Having trouble remembering the name of this blog?
Simply type into your browser tiny.cc/riverbend

 

If you find the text too small to read on this website, press the CTRL button and,
without taking your finger off, press the + button, which will enlarge the text.
Keep doing it until you have a comfortable reading size.
(Use the - button to reduce the size)

Today's quote:

Sunday, February 26, 2017

The Sense of an Ending

Here is a sampler of some of Julian Barnes' many other books

 

This novel by Julian Barnes is so compelling that it begs to be read in a single setting - and again and again because each page is so compelling that you don't want to get to the end but when you do, you want to get right back to the start.

It's about Tony Webster, a middle-aged man, as he contends with a past he never thought much about - until his closest childhood friends return with a vengeance: one of them from the grave, another maddeningly present. Tony thought he left this all behind as he built a life for himself, and his career has provided him with a secure retirement and an amicable relationship with his ex-wife and daughter, who now has a family of her own. But when he is presented with a mysterious legacy, he is forced to revise his estimation of his own nature and place in the world (or, as my Canadian friend dryly remarked, "we make our own realities in order to survive, otherwise the guilt would make our lives unbearable").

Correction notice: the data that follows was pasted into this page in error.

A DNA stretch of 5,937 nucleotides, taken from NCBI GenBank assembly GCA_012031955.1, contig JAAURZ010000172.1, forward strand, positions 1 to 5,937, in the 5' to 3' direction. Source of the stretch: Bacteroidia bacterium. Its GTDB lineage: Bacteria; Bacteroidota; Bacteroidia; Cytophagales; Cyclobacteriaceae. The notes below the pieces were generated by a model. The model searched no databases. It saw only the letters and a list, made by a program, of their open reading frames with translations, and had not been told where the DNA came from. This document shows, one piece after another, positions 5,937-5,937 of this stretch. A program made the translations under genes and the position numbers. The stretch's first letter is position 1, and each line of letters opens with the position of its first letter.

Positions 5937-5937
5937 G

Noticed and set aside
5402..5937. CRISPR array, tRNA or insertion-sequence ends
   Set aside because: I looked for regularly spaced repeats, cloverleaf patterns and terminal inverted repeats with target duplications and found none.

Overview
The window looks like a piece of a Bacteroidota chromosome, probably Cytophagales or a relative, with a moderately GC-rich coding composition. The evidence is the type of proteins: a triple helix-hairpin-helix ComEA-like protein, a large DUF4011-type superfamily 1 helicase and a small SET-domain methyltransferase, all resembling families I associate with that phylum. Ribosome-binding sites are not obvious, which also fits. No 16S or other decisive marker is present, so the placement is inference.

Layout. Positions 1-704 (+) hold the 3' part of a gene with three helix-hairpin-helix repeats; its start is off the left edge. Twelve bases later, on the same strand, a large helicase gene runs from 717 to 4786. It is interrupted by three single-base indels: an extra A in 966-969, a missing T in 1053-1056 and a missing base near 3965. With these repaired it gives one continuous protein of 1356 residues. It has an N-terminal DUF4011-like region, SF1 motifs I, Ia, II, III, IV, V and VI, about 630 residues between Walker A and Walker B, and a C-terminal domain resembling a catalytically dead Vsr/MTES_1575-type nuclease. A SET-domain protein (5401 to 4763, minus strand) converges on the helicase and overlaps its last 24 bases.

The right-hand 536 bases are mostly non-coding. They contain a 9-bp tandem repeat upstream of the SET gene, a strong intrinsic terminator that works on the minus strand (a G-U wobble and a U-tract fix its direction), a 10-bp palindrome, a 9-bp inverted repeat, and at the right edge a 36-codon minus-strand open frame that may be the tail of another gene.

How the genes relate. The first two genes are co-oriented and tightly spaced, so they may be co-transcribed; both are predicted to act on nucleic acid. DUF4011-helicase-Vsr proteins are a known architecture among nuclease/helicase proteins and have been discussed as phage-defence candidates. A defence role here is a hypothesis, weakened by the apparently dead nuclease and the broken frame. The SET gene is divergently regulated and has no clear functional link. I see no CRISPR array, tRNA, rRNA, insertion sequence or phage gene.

I loved this novel so much that, when I bought it in 2012, I also mailed a copy to a friend who replied, "Thank you for 'The Sense of an Ending' but I'm still very much alive'. Perhaps the psychological and emotional depth and sophistication worthy of a Henry James were lost on him.

It would be a very tricky book to adapt to the screen but they just did. The movie will be released next month and I shall order the DVD when it is available on ebay.

Surprisingly, I found a copy of the book on the website english4success. Not that I need to read it there. Being what's known as a "completist" in the jargon of the trade, I bought every one of Julian Barnes' books.


www.tiny.cc/riverbendmap

P.S. Julian Barnes also wrote the 26-page-long "My Life with Books", probably the shortest book ever published, if you don't count "A Guide to Arab Democracies" and "Amelia Earhart's Guide to the Pacific Ocean" ("Italian War Heroes" has been out of print for some years now). Some - most? - of the book was republished in this article in The Guardian. Reading it I began to wonder if he's quoting me or I'm quoting him? ☺